14 Wedding Invitation Etiquette Questions We Get All the Time
The invites you choose for your wedding aren't just your guests' first look at the style or theme of your big day—they're also a crucial logistical element. As a result, it's super important to be aware of the biggest wedding invitation etiquette guidelines before sending your stationery out.
Our 2022 Couples Communication Study showed that 62% of soonlyweds share the initial specifics of their special day via mail. This includes crucial information, such as the date and time, as well as indirect details, like an indication of the level of formality. Other essential info, such as hotel block reservations and your registry, can be conveniently housed on your wedding website.
If you're at the very beginning of your wedding invitation journey, The Knot Invitations offers a variety of layouts and colors so you can personalize your wedding stationery to reflect your styles as a couple. Already chosen your favorite design? There are a few questions that may arise as you prepare to officially invite your loved ones to your wedding. Below, we're answering the most pressing etiquette questions for your invites.
1. When should you send out your wedding invitations?
When to send wedding invitations is often the first etiquette question couples ask in relation to their invites. Traditionally, invitations go out six to eight weeks before the wedding. That timeline gives guests plenty of leeway to clear their schedules and make travel arrangements if they don't live in town. If it's a destination wedding, give guests more time and send them out three months ahead of the wedding. Most couples also send out save-the-date cards so that their guests can hold the day in their calendar before getting into the nitty-gritty details. Save-the-dates are typically sent out six to eight months before the wedding, but can be mailed up to a year in advance if you have your details finalized.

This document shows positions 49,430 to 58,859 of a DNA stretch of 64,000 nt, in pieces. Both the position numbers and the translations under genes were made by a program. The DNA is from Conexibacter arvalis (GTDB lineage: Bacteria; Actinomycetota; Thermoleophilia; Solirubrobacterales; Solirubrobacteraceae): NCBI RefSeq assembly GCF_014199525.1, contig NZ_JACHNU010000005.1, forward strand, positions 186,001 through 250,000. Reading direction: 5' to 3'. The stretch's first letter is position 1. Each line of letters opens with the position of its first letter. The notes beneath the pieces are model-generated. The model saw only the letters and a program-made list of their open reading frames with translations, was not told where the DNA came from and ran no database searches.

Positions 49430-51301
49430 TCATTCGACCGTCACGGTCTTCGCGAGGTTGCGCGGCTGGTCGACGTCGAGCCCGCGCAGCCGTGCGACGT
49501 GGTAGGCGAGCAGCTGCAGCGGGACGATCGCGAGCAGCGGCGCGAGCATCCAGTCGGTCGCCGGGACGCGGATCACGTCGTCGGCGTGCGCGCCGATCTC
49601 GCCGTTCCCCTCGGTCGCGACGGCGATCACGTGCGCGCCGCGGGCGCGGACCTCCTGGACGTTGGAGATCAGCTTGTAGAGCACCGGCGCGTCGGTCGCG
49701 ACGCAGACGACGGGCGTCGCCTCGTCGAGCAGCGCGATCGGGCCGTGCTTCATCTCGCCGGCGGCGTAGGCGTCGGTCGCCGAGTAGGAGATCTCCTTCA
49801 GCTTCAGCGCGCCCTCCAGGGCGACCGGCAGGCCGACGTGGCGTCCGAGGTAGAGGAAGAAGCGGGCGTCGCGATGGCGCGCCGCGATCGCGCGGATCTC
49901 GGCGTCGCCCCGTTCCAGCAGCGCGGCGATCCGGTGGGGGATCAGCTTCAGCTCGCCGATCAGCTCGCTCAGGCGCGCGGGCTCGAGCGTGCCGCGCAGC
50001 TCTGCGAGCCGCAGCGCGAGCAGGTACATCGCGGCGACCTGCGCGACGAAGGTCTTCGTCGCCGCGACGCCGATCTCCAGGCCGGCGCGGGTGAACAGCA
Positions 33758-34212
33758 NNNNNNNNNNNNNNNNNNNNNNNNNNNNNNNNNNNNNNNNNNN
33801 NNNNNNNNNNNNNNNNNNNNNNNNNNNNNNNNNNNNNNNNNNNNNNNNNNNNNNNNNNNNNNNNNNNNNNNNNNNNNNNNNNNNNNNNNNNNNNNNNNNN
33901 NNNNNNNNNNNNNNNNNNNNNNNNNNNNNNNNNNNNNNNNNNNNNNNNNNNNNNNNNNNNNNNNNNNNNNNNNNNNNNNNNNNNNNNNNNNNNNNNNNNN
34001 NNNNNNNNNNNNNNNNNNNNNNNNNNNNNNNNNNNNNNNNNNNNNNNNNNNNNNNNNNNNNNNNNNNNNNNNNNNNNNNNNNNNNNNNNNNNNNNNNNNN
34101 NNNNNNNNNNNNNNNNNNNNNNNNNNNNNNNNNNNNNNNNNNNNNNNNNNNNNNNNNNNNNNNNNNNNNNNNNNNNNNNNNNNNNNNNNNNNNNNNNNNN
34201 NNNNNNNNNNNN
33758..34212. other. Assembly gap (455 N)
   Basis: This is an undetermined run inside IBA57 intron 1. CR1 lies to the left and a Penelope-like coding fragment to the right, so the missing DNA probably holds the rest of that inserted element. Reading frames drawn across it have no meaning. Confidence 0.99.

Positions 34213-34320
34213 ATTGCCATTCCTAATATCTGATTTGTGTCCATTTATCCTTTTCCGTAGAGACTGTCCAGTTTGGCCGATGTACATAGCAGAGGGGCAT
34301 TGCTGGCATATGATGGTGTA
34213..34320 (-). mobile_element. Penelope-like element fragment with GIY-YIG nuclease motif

2. When should your wedding RSVPs be due?
Another question that comes up time and time again: When should RSVPs be due for your wedding? As a general rule of thumb, you want to make your RSVP date at least two to three weeks before your wedding date. This should allow enough time for you to get a final head count to the caterer (one week before) and to finalize your seating chart. Our 2022 Couples Communication Study showed that 55% of couples prefer a little extra wiggle room, requesting RSVPs three to six weeks before the wedding.
If some guests still haven't responded by your deadline, give them a quick call and ask for their RSVPs (still via mail) so you have all their information. Not sure when you should send out your wedding RSVP cards to begin with? Easy: Just assemble them alongside your wedding invites to be mailed together.
3. How do you write the dress code on your wedding invitations?
When it comes to proper etiquette for wedding invitations, questions about wording are common. Luckily, we've covered all the basics in this handy wedding invitation wording guide, including dress code examples. The easiest way to get your point across is to include your desired dress code on the bottom of the invite or on a separate details card. "Black tie," "cocktail attire" or "dress casual" are all acceptable templates. (And trust us, your guests will appreciate the heads-up).
If you'd prefer not to explicitly state the dress code, that's okay too. Instead, your invitation design can clue guests in. For example, a traditional invite with letterpress and calligraphy hints at a formal event, whereas an invite with a playful font and bright colors fits a casual style. Another option is to direct guests to your wedding website, where you can go into detail about the weekend events and dress code in a more informal forum.
4. Where do you put the return address on your wedding invitations?
It might be tempting to skip this step, but including a return address on your wedding invitations is actually really important. If for any reason an invite doesn't get delivered, you won't end up losing it completely and you can reach out to the guest directly to update them on the issue and ask for another address. That way, you won't risk any hurt feelings when they hear of others receiving their invitations and wonder why they didn't get one.
The return address usually goes on the back flap of the envelope. Also, the return address used should be that of the person(s) whom you've designated to receive response cards, be it yourselves or your parents (traditionally, whoever is hosting the wedding handles response cards). It's also proper wedding RSVP etiquette to include the host's address and postage on the envelopes for your response cards. Guests should not be expected to fill out this information or pay for postage themselves.